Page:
Sentinels of New Orleans #1
Published April 10, 2012 by Tor/Forge (Macmillan)
ARC from NetGalley
Suzanne Johnson's new urban fantasy is a off to a good start in Royal Street. It's not perfect, but UF fans will enjoy the world and the action in this book.
Royal Street takes place immediately after Hurricane Katrina in New Orleans, which is certainly a setting made for interesting circumstances. Although there's definitely an atmosphere of loss, particularly whenever the narrator, DJ, observes the condition of her city, the focus of the book is on a missing wizard and ritual murders, and the hurricane mostly just makes investigation difficult and provides and opportunity for supernatural shenanigans.
Although Royal Street started off a bit slow, the more I read, the more I enjoyed it. It turned into a highly suspenseful book. The world, while not a huge change from anything in recent UF, did have some interesting features such as the different groups of wizards and the historical undead, kept alive in the Beyond by the world's memories of them.
The characters lacked the big personalities of many UF leads, but that isn't a bad thing on its own. For the most part, it just meant that it took longer to really get to know them. However, in DJ's case there was a slight disconnect between the way she was described and the way she actually behaved. There were a couple of situations where she should have been furious with someone, and she started out that way in her head, but by the time they were at a point where she could shout freely, they were yelling at her, which bothered me a little.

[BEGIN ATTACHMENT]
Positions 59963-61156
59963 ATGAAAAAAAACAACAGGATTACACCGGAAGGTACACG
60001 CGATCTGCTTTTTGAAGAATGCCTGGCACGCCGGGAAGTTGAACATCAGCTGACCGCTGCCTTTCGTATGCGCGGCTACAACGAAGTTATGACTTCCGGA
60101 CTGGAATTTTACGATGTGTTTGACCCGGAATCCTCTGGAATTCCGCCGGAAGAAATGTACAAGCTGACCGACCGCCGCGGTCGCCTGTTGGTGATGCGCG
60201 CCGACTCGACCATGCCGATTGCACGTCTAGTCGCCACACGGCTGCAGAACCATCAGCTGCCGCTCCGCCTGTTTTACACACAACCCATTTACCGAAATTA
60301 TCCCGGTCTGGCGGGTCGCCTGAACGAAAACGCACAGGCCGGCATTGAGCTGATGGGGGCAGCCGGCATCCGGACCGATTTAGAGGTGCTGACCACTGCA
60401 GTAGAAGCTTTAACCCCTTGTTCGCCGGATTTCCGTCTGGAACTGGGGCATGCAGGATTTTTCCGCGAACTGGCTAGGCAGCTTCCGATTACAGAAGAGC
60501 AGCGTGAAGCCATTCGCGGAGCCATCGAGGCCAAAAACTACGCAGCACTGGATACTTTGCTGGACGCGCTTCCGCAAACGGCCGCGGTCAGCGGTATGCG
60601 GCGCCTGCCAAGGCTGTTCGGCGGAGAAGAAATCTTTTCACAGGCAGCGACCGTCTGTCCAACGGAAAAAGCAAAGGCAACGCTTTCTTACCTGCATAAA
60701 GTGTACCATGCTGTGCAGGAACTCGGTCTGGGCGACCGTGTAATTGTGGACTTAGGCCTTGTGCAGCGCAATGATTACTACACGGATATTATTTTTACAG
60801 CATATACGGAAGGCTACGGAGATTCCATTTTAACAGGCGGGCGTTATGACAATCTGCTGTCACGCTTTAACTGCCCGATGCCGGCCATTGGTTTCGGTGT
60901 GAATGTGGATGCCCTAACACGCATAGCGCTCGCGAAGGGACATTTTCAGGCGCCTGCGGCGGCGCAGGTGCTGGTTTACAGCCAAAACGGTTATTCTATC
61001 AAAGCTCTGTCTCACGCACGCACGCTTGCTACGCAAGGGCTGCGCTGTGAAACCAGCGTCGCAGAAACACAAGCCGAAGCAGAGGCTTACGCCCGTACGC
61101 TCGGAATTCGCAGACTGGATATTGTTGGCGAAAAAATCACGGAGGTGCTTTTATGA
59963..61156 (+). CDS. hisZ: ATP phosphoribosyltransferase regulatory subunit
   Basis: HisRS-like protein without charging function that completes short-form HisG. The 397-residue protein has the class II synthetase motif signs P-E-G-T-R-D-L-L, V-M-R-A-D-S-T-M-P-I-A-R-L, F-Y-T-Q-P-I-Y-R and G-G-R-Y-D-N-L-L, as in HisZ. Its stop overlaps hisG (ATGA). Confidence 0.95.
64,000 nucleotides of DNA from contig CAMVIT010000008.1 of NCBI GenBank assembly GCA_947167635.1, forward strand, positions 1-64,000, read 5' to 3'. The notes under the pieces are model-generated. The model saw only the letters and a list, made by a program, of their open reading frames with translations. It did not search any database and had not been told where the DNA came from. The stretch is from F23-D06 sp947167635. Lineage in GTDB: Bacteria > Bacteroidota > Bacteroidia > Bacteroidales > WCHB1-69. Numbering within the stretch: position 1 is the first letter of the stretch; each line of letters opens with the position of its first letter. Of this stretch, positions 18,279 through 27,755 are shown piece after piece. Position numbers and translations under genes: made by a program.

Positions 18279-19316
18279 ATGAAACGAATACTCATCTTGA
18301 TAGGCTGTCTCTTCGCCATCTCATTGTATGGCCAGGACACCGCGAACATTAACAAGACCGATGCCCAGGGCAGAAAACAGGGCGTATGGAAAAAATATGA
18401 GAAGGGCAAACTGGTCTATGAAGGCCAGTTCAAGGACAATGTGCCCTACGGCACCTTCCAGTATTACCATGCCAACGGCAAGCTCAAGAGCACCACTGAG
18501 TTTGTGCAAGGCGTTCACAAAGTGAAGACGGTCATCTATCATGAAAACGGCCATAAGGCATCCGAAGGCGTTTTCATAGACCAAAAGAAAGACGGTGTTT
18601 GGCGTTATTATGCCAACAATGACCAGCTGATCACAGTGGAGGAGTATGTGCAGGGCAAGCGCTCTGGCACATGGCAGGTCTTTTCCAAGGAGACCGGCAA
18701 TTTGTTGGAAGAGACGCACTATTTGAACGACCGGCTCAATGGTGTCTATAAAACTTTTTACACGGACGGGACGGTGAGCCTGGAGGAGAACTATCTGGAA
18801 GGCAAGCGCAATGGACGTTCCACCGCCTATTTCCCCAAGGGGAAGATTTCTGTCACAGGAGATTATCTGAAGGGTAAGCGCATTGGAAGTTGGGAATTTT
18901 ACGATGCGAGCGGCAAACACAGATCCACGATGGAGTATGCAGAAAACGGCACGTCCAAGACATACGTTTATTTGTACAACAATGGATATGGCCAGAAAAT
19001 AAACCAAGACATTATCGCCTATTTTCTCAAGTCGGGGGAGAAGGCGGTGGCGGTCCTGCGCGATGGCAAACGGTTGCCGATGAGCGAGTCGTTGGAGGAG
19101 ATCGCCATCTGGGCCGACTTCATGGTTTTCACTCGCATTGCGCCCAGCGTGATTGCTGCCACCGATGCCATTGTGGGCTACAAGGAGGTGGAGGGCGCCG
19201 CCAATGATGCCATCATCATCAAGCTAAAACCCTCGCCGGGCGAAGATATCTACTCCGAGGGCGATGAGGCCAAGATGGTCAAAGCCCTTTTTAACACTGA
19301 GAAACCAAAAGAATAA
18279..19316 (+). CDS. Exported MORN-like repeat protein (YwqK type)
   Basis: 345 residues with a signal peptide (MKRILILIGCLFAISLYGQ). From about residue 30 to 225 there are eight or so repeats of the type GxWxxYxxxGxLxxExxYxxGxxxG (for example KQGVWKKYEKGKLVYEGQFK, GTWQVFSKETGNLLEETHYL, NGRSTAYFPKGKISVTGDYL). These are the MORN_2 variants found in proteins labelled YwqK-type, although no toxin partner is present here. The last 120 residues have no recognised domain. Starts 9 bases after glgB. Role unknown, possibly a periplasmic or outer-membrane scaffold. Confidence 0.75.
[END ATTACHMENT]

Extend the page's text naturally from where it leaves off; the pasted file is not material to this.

For probably the same reason, the relationship between DJ and Alex didn't quite click. I am a huge fan of "hate-at-first-sight" relationships, which seemed to be what the author was trying for here, but DJ was too nice to really pull that off. She thought of cutting things to say to Alex but spent more effort on keeping the peace than antagonizing her new arch-nemesis – probably a very normal thing to do, just not quite as fun.
Overall, despite the slightly discordant characterization, I enjoyed the book more than enough to check out the sequel when it's released. This will be a good read for fans of UF, as long as you're willing to be light on the romance. And since a lot of really great series start off a little rocky, there's a good chance we'll see a lot of character improvement in book two.
PNR or UF?
GARS Score: 1.33 (1/3/2/1)
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